Jap, Tanshu Ryuzan
Tanzhou Longshan
born:  c. 740
died:  c. 830

place:  China
stories:

Osho:
Zen: The Diamond Thunderbolt, ch. 13
Chan master:  Mazu (J. Baso)
Chan disciples:
Tanzhou (city of old China)   Dragon Mountain
aka:  Yinshan (Hidden Mountain);
  Longshan Heshang
      oshobob  The Living Workshop                                           
                                                    Zen Masters
Once, when Tozan was traveling with another
monk, they saw a vegetable leaf floating down a
valley stream. Tozan said, "If there were no-one
in the deep mountains, how could there be a
vegetable leaf here? If we go upstream we might
find a wayfarer staying there."

Making their way through the brush and going
several miles up the valley, they suddenly saw
the strange-looking, emaciated figure of a man.
It was
Master Ryuzan. His name meant "Dragon
Mountain," and he was also known as Yinshan,
meaning, "hidden in the mountains." Tozan and
the other monk put down their bundles and
greeted Ryuzan.

Ryuzan then said, "There is no road on this
mountain – how did you get here?"

Tozan said, "Leaving aside the fact that there is
no road, where did you enter?"

Ryuzan said, "I didn't come by clouds or water."

Tozan then asked, "How long have you been
living on this mountain?"

Ryuzan said, "The passing of seasons and years
cannot reach it."

Tozan asked, "Were you here first, or was the
mountain here first?"

Ryuzan answered, "I do not know."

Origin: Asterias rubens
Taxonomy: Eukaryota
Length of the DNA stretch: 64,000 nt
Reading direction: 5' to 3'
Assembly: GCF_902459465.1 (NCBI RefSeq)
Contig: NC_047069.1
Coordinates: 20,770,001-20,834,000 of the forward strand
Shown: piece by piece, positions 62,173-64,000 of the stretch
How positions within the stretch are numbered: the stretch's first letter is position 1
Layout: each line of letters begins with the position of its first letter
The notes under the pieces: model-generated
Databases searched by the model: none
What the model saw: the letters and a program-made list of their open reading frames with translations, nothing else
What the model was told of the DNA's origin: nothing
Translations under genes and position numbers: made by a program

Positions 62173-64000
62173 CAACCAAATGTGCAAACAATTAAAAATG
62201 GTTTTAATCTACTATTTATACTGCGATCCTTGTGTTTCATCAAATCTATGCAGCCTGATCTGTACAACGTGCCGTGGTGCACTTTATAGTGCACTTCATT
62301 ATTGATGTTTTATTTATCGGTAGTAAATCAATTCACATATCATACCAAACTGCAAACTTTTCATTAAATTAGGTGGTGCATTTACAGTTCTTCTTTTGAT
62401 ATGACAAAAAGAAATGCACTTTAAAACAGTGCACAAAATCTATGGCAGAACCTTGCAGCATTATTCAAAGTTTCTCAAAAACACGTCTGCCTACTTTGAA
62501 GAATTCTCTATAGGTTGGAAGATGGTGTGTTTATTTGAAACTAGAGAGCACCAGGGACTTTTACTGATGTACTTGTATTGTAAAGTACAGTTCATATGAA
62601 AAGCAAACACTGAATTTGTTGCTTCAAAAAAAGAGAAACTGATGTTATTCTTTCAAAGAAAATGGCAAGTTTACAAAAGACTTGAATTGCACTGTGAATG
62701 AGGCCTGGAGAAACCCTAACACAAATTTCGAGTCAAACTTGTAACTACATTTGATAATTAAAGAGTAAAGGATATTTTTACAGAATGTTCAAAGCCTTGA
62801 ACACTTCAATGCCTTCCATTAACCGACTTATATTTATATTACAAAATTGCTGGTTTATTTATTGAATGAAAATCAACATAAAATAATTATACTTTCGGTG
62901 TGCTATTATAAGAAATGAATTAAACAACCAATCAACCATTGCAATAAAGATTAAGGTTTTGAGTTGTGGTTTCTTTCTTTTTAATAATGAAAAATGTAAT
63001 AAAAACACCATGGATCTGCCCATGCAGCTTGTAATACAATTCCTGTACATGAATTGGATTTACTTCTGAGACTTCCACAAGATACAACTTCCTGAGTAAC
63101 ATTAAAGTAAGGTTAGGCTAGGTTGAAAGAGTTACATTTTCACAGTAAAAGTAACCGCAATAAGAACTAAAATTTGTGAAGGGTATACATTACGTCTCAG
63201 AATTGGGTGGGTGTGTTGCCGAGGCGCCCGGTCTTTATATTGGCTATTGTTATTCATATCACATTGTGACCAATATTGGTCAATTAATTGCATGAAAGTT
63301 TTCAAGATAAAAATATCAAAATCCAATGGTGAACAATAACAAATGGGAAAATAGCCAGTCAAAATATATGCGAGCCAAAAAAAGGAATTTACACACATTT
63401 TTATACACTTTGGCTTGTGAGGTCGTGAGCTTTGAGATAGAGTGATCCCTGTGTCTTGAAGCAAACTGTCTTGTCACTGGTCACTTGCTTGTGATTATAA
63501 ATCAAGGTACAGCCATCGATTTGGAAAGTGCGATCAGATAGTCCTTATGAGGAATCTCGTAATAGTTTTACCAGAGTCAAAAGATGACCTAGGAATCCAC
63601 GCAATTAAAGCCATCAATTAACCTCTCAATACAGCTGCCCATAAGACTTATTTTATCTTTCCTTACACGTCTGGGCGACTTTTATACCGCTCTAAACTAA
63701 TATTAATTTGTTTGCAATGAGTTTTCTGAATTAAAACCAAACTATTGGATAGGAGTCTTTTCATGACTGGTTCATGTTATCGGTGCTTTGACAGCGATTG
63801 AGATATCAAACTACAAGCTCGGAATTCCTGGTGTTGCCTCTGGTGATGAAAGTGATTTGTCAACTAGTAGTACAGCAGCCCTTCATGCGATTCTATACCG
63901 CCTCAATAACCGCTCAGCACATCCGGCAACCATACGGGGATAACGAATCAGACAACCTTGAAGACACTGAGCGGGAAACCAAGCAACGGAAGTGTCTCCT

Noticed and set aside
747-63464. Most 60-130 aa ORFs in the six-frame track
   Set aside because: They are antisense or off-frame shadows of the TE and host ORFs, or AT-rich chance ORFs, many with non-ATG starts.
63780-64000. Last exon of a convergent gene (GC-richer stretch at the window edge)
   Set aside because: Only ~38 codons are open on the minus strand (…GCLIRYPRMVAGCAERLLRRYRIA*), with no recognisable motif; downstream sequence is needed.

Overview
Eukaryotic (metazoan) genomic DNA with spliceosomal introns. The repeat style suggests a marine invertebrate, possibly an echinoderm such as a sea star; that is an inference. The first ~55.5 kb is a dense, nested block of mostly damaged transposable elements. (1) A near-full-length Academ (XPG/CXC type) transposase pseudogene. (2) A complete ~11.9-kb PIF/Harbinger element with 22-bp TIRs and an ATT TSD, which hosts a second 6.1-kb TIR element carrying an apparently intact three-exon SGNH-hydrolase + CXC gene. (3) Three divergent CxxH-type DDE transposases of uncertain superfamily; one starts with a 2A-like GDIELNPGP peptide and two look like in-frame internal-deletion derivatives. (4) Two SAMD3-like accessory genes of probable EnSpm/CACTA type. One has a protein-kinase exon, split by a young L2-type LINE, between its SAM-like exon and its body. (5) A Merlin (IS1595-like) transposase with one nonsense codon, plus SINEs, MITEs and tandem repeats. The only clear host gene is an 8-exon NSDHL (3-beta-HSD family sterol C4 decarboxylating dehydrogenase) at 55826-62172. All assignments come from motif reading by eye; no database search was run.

Tozan said, "Why not?"

Ryuzan said, "I don't come from celestial or
human realms."

Tozan said, "What truth have you realized that
you come to dwell here on this mountain?"

Ryuzan said, "I saw two clay bulls fighting, go
into the ocean, and up till now have no news of
them."

For the first time, Tozan bowed with deep
respect for Ryuzan.

Then he asked Ryuzan, "What is the guest
within the host?"

Ryuzan said, "The blue mountain is covered by
white clouds."

Tozan asked, "What is the host within the host?"

Ryuzan answered, "He never goes out of the
door."

Tozan then asked, "How far apart are host and
guest?"

Ryuzan said, "Waves on a river."

Tozan then asked, "When guest and host meet,
what is said?"

Ryuzan said, "The pure breeze sweeps the white
moon."

Tozan took his leave and departed.


...Now these are great dialogues; they are no
more talking about ordinary roads. Ryuzan's
question is not concerned with the ordinary road,
but it appears on the surface as if he is asking,
"There is no road on this mountain – how did you
get here?"

Tozan himself was a master. Anyone else in his
place would have been a failure; he would not
have understood the meaning that there is a
place in our being which no road leads to – but
still you can reach there, without any vehicle,
without any road, without any guide, without any
map.

There is a point in our being which we can reach
because we are there already – we don't have to
come. We just have to withdraw our thoughts and
imaginations, to drop all that is false, and just
remain together in the deep solitude...

                                              --Osho
        Zen: The Diamond Thunderbolt, ch. 13
[Ryuzan/Yinshan is not to be found on any of Oshobob's pages except his lists, of Zen Masters in Osho's talks, and of Chan Masters in general (still at Archive.org, not included in this site).The only reference to any lineage connection he might have is the above to Mazu, and since no known Tozan is a contemporary, the facts don't quite all add up. Thus, his placement in the lineage chart is provisional and he may be a Hidden Mountain in this sense as well.]